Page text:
February 12th at 17:30, in F1.15 (ILLC seminar room)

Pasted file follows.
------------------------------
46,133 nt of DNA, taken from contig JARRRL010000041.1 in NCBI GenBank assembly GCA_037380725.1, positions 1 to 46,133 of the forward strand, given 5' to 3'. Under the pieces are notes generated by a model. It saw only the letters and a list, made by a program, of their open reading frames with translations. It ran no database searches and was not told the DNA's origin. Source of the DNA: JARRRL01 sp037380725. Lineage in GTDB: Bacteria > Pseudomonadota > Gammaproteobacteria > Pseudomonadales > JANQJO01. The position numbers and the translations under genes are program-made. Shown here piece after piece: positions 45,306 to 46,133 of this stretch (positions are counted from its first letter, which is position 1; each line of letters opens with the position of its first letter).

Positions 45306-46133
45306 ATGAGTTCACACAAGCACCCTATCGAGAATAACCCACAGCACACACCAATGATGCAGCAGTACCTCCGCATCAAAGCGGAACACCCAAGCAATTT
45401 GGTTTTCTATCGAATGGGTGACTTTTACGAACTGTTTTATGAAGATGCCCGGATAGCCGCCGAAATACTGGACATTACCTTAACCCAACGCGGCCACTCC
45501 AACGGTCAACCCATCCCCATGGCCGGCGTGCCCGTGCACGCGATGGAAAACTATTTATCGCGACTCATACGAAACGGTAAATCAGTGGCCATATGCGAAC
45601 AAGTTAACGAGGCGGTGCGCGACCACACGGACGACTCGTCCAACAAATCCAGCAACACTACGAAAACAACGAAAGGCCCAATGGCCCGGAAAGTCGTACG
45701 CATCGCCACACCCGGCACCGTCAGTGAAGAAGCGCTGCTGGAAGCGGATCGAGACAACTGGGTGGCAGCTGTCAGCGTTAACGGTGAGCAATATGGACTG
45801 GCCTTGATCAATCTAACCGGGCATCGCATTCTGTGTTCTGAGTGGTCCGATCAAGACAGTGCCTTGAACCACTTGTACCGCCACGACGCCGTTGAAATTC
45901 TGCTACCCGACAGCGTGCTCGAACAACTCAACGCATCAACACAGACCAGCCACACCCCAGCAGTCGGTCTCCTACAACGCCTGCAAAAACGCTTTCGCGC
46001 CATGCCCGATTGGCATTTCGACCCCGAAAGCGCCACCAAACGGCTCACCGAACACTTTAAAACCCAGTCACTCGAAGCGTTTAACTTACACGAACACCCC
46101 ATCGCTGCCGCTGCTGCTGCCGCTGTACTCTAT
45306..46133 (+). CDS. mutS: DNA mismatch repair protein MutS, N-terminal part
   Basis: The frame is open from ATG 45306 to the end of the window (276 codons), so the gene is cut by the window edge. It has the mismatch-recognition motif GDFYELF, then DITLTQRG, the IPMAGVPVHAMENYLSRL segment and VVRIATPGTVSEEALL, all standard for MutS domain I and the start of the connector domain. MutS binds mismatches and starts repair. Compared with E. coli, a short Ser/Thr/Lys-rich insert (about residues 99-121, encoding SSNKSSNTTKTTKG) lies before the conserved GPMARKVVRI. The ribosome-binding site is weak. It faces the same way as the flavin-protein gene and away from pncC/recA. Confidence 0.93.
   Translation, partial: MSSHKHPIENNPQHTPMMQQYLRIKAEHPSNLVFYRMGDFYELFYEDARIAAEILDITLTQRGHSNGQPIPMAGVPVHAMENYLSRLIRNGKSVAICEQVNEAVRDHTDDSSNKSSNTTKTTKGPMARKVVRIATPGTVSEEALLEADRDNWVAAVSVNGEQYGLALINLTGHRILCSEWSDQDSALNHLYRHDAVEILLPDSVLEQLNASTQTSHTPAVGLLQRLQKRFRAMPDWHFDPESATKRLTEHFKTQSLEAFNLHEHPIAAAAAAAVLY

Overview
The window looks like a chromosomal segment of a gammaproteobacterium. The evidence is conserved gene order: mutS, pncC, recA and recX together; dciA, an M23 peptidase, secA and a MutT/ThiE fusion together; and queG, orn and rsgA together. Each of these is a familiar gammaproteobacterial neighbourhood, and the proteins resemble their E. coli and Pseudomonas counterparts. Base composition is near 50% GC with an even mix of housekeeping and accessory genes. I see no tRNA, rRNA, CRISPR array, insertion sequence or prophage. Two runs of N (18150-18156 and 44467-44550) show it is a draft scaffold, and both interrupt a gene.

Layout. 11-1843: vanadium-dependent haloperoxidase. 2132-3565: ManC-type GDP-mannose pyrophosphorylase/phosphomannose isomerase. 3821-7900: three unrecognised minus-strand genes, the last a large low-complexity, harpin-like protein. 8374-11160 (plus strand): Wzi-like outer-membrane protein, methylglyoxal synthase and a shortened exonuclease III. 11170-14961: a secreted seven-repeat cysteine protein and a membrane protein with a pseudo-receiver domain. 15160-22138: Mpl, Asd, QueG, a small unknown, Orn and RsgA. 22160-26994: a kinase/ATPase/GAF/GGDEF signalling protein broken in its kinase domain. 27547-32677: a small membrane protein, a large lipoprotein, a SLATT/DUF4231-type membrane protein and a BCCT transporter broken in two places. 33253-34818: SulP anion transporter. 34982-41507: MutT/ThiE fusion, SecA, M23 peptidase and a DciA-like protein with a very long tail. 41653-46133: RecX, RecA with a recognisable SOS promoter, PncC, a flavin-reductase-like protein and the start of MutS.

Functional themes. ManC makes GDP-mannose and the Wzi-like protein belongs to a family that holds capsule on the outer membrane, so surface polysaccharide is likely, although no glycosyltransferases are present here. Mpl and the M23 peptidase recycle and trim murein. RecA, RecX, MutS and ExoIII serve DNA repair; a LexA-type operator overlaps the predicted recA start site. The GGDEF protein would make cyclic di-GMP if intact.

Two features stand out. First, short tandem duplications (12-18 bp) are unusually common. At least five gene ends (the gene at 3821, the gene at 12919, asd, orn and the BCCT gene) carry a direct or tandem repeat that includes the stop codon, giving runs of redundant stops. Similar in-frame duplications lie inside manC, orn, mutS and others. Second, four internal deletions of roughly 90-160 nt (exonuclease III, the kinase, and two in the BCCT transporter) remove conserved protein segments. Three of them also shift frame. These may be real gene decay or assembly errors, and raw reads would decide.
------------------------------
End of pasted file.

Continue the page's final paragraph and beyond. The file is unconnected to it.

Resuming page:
Emotions can be amazingly beneficial. They can help us draw attention to the things that are important around us, assist in social interactions, or influence the decisions we make. However, emotions can also be harmful, especially if they are of the wrong type, intensity, or duration. Luckily most researchers believe that we can regulate our emotions. Emotion regulation is now seen as an import cognitive function and is recently getting more and more attention within cognitive science. Next to this, cognitive computational modeling is a method that has become very influential within cognitive science and artificial intelligence. In this talk, I will discuss my AI master thesis, still a work in progress, in which I combine these two things. I will start by introducing cognitive computational modeling and emotion regulation, and explain why this might be interesting. I will talk about emotion theory in psychology and how a theory of emotion regulation fits into this theoretical landscape. I will also introduce some models of emotion theory, in particular EMA, a model of emotion developed by Gratch and Marsella at the Computational Emotion Group at the University of Southern California. Finally, I will give some suggestions of how EMA can be extended with a notion of emotion regulation.